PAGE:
Cuban students should remember and fight for a free Cuba

Ossman Darwiche/ Assistant Opinion Director

I would like to take the initiative to unite Cuban students at FIU, at least those of us who care enough about the island in order to promote real, and lasting democratic change in Havana.

I am only half Cuban, but I am Cuban. I feel Cuba running through my veins every day, although I have never set foot on her soil myself.

You see I was raised in a Cuban family, amidst the vibrant exiled community of sunny South Florida. 

All my life I considered myself more American with a strong connection to my Jewish and Middle Eastern roots, and yet it is my Cuban heritage which moves me to tears whenever I hear old family tunes by Benny More, Celia Cruz, Gloria Estefan and Willy Chirino, or especially my beloved grandfather’s legendary “punto guajiro.”

You see, whether I like it or not, according to my mother’s side of the family, I am Cuban till the day I die. 

So to witness everything that my family and indeed my Cuban people have gone through in the last half century, the experience of the struggle of a people cast out of their long-lost paradise, while ever hoping, ever dreaming of their eventual return to a free Cuba. 

I remember my grandmother fighting back tears as she recounted her memories to me, the memories of a life once lived in her beloved homeland. 

My grandfather had his own café in Havana, but when Fidel Castro took over in 1959, a group of soldiers barged into his business and informed him that his establishment had been commandeered by “the revolution.” 

My uncle’s farm was also taken; he and his wife were kicked out and Castro himself turned that very farm into his personal hunting grounds.

And just like that, everything that my family struggled and worked by the sweat of their brow to build their entire lives was taken away in the span of a single day. 

As the years went by, generations died, our grandmothers and grandfathers, uncles and aunts passed on, leaving us a heritage of dreams once shattered, yet ever the more vibrant, on a mission to keep that fire going in the fight for a free and independent Cuba.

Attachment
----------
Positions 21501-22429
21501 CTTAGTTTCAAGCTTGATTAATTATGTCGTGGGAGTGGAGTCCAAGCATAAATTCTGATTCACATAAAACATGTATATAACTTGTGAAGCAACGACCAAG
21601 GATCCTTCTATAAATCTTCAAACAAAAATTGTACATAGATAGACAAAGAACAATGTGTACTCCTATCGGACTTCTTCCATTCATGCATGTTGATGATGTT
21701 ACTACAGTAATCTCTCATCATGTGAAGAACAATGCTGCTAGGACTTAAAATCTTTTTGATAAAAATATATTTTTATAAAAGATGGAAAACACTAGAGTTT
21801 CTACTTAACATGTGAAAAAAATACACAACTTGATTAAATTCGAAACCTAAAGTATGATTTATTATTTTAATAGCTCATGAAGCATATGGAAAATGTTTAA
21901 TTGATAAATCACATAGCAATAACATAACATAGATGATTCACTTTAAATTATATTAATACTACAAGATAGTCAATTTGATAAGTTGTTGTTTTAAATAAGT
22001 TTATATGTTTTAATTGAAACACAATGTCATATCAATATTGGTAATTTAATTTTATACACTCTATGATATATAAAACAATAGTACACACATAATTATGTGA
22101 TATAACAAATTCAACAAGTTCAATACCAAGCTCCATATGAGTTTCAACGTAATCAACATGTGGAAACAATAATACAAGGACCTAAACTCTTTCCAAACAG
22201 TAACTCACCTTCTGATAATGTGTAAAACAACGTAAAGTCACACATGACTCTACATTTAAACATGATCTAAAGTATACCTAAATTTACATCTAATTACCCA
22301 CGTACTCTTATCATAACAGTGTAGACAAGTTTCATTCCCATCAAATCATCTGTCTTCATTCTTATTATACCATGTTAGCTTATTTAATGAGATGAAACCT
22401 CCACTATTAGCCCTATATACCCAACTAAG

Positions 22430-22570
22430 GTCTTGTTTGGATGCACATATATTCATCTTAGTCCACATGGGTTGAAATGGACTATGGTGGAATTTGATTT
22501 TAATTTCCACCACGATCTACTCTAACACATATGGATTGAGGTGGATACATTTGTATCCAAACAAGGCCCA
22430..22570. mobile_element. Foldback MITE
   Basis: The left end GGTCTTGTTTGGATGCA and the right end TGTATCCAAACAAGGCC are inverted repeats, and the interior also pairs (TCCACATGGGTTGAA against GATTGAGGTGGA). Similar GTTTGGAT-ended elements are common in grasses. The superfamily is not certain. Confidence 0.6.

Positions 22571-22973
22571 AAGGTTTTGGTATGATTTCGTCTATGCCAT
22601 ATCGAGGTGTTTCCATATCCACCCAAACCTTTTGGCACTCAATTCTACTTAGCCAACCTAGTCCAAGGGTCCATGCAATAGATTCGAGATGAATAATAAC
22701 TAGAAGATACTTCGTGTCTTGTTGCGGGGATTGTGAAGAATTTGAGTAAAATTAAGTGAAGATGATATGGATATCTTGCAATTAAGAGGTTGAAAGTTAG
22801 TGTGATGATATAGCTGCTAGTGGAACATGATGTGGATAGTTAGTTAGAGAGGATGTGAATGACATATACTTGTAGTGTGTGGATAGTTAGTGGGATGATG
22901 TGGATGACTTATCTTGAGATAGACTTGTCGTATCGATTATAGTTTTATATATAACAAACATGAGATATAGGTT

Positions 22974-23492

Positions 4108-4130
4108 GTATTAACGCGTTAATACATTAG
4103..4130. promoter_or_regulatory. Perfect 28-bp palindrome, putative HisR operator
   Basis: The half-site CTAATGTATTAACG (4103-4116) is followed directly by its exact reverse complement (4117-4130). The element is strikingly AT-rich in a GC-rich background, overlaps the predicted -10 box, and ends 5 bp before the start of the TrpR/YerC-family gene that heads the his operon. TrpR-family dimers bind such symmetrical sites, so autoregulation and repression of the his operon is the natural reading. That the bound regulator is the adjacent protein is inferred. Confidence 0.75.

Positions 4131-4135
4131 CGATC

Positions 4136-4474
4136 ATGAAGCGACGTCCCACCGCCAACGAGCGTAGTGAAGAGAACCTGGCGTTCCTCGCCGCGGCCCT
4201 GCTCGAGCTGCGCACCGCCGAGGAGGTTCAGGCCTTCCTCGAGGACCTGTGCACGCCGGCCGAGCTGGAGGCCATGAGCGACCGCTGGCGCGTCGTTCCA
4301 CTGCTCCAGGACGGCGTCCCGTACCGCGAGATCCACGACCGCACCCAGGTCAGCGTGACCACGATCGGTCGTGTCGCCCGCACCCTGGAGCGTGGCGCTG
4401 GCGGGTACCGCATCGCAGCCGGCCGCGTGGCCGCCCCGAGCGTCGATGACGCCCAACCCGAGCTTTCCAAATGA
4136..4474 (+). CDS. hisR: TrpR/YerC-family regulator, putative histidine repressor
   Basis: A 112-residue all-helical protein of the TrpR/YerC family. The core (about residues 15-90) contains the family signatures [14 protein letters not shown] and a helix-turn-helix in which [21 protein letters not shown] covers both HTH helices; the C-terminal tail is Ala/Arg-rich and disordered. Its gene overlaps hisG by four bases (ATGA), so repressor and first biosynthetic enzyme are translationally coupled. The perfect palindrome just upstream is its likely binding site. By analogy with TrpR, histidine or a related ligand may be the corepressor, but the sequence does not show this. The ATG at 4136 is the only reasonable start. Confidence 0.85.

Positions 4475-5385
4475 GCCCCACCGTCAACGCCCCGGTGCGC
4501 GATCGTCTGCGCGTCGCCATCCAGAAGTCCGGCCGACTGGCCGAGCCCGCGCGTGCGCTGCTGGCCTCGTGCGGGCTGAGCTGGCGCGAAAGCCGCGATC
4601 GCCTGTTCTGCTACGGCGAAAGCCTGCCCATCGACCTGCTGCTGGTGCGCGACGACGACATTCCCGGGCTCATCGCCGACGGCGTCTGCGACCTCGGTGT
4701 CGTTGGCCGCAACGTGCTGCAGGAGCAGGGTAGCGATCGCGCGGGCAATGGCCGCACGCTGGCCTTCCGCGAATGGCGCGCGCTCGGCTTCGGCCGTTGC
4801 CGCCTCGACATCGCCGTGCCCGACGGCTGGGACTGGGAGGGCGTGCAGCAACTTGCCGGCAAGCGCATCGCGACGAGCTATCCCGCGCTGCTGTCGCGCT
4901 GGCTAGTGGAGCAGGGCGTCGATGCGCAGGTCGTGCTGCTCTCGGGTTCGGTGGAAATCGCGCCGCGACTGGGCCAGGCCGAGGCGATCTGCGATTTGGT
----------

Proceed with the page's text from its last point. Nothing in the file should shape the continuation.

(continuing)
I will not be visiting Cuba personally for now, so long as the Communist regime continues its oppressive grip over its own people, not because of fear, but because I honor my family’s legacy when they swore not to return until Cuba will be free once more. 

Neither will I ever invest my hard-earned dollars into a country where the money hardly ever ends up in the hands of the people, but only continues to feed and empower the same dictatorship responsible for my family’s suffering. 

Instead, I will do everything within my power to undermine the long-standing Castro regime from right here in South Florida, and yes, the Castro family still dominates Cuba despite the current political charade. 

My grandmother, uncles and aunts died here while still in their exile of 60 long years. They lived their lives, they married and raised their children, but they never saw their cherished Cuba ever again. 

It is in their honor and their memory that I fight with my fiery words, until the great day my eyes behold my family’s dreams come true. 

When that day comes, and I know it is soon, I will gladly pay good money to visit Cuba personally and become more immersed in the culture than ever before.

Personally, my story and my journey lead me elsewhere, but before then I would like to visit Cuba and buy a small plot of land.

There I will plant a garden, each tree bearing a memorial plaque with a name of a fallen loved one, names of those whose stories once began on this island, who left fathers and mothers, sisters and brothers behind to start a new life in America, and never had the chance to see Cuba again.

Until then I will write, and write my heart out for my Cuban people, calling out Cuban tyranny in all its lies and hypocrisies, calling for the fall of Communism and the rise of Democracy, calling for freedom for my brothers and sisters living on the island.

Until then I say from the uttermost depths of my heart, Down with tyranny! Que viva Cuba libre! Long live a free Cuba!


The opinions presented within this page do not represent the views of PantherNOW Editorial Board. These views are separate from editorials and reflect individual perspectives of contributing writers and/or members of the University community.

Photo by Epicurrence on Unsplash


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